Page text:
This page refects viewpoints on the political, economic, cultural, technological, and environmental issues that shape the future of the petroleum industry. Offshore
Magazine invites you to share your thoughts. Email your Beyond the Horizon manuscript to David Paganie at firstname.lastname@example.org.
BEYOND THE HORIZON
Growth and volatility are driving global demand for change in the
energy industry. There is a mission critical need for leaders who can
successfully face persistent and continuously emerging challenges
that drive change in the industry. Nowhere is this more evident than
in today’s offshore E&P environment.
Bruce Bullock, director of SMU Cox’s Maguire Energy Institute,
boils down the industry’s challenges to financial performance: “The
industry has to find ways, through technology, efficiency, science
and other strategies to really improve its financial results over the
next several years.” The drive for financial performance demands
change leadership skills from all levels of management and a new
perspective on change.
Business typically has used three perspectives on change, each
with its own implementation methods. They are:
• Transitional change: implementation of a known new state
• Developmental change: improvement of what is
• Transformational change: emergence of a new state, unknown
until it takes shape, out of the remains of the chaotic death of
the old state.
It can be argued that the US government support for General Motors and Chrysler during the 2008-2010 financial crisis saved these
firms—and the domestic US auto industry—from a chaotic death.
Meanwhile, Ford implemented transitional and developmental changes to effect a transformational change without government support.
The scope and speed of change in today’s energy industry requires a fourth perspective on change. The industry must create an
asset that did not exist before – a learning organization capable of
adapting to a continuously changing competitive environment.
What can oil and gas company leaders do to create such an organization? They must lead change from the periphery. This requires
managers to do two things: create an internal market for change and
use revitalized units as organizational models for the entire company. More specifically, unit managers create ad hoc arrangements
to solve concrete problems by directing employees’ responsibilities
and relationships toward the company’s central goal. Top managers
specify the firm’s general direction without dictating solutions to individual operations, and spread lessons of revitalized units throughout the company.
Change is mobilized by joint diagnosis of business problems,
creating a shared vision of how to organize and manage an op-
eration. This yields consensus for the new approach, requires the
development of new competence to execute it, and results in cohe-
sion to move it along. Then the new idea can be spread to other
departments. After that, formal policies, systems, and structures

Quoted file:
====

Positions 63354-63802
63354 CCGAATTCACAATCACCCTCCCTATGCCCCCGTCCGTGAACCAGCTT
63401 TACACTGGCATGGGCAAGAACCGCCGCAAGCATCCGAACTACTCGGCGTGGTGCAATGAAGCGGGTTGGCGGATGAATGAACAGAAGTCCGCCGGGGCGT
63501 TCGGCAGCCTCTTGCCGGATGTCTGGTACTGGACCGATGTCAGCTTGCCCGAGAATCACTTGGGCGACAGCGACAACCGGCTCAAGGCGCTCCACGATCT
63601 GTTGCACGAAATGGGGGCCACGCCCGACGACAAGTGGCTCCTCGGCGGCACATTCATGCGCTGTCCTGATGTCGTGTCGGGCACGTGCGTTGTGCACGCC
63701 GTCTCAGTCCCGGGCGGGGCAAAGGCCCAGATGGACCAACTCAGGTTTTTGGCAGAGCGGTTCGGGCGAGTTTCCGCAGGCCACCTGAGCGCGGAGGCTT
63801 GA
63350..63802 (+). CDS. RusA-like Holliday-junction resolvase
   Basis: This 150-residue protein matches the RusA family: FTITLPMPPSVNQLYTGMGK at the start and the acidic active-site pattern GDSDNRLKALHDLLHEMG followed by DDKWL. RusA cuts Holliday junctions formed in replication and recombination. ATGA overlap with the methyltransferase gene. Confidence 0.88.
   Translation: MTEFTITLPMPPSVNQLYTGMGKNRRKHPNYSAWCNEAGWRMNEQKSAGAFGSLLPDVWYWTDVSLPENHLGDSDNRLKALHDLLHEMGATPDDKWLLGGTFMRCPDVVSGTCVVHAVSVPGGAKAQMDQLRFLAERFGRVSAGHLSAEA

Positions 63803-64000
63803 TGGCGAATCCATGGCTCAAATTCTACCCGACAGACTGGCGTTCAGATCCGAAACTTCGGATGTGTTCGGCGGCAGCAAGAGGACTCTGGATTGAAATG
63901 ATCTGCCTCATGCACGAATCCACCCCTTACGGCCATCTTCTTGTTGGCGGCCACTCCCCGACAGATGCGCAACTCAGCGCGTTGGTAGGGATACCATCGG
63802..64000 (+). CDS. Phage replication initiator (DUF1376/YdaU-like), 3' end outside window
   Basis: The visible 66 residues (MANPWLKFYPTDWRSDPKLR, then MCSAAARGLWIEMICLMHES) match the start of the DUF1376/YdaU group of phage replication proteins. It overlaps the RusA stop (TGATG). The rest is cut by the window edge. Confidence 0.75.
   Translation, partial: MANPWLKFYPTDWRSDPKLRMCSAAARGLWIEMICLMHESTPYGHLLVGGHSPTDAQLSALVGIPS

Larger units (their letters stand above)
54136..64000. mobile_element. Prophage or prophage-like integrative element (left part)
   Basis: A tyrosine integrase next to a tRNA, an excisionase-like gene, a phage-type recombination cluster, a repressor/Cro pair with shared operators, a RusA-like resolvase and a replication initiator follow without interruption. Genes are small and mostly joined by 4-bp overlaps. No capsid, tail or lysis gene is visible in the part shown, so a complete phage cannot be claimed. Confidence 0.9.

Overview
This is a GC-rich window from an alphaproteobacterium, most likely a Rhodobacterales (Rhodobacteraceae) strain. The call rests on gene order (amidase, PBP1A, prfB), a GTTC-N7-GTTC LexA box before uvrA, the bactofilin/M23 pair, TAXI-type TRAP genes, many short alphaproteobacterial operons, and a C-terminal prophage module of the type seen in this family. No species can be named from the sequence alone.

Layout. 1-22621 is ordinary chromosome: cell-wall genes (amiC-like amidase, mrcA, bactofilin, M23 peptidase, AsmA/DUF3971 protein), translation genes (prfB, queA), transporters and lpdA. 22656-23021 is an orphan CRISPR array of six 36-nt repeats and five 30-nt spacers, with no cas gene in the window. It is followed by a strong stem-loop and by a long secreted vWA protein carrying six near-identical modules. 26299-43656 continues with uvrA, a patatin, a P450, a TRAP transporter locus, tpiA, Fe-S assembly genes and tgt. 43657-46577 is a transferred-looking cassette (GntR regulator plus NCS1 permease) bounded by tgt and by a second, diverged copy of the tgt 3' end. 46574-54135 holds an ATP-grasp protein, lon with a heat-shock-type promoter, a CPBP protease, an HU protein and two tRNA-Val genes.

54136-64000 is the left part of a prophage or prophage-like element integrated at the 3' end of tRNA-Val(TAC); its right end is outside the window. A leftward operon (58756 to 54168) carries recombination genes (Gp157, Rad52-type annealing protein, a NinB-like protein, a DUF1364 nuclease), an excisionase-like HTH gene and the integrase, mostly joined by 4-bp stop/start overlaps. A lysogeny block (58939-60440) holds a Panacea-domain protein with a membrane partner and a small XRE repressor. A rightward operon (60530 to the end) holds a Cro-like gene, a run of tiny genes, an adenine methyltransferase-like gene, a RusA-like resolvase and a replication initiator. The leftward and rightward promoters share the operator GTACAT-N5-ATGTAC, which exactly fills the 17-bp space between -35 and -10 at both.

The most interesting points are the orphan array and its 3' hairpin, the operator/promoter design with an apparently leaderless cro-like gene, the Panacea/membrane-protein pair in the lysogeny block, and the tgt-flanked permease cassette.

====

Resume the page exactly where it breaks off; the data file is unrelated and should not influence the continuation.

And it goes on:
can institutionalize revitalization. Ongoing monitoring will allow
for adjustments and responses to new problems and changes in the
Accomplishing this will require new skills of managers. They
must encourage problems to surface and resolve them at the lowest
possible level. In order to promote the skills of problem solving and
teamwork in their employees, managers must abandon a traditional
control orientation for one of involvement. They must become fa-
cilitators rather than “bosses.” They delegate; they maintain open
doors, and they lead by example. They have skills in networking,
trust building, and transparency of communication.
In order to develop these skills in managers, energy firms must
use all the tools at their disposal. Leaders have three primary learn-
ing resources to draw on to help them maintain their competitive
edge. They are:
Workplace. Structured on-the-job situations and projects allow
leaders to apply new learning. Challenging new assignments can
focus on cross-functional growth, multi-cultural experience, busi-
ness opportunities in growth, new ventures, and turn-arounds, plus
informal and formal mentoring relationships.
Classroom. Today’s action-oriented classroom provides access to
subject matter experts and practitioners. It provides new insights
and encourages experimentation with new ways of thinking and
behaving by incorporating assessment instruments, simulations,
exercises, team projects, case studies, executives who serve as
classroom advisors, and instructors who are skilled in facilitating
experienced managers to learn from their past experiences—and
those of their peers.
Community. The most progressive learning organizations are also
using the community as a learning resource to develop critical lead-
ership skills among their managers. These organizations encourage
managers to intentionally pursue volunteer activities and service on
non-profit boards as part of learning and development plans.
Use of all three of these learning resources promotes continuous
learning and develops the skills of flexibility and adaptability. They
also develop leadership skills in trust building, networking, communication, and empowerment needed to promote teamwork and problem solving at all levels. Leaders with these skills will inspire change
from the periphery—a hallmark of organizations capable of adapting to continuous change in an uncertain business environment.
Frank R. Lloyd, Ph. D.
Associate Dean, Executive Education
SMU Cox School of Business
Culture change critical
for offshore competitiveness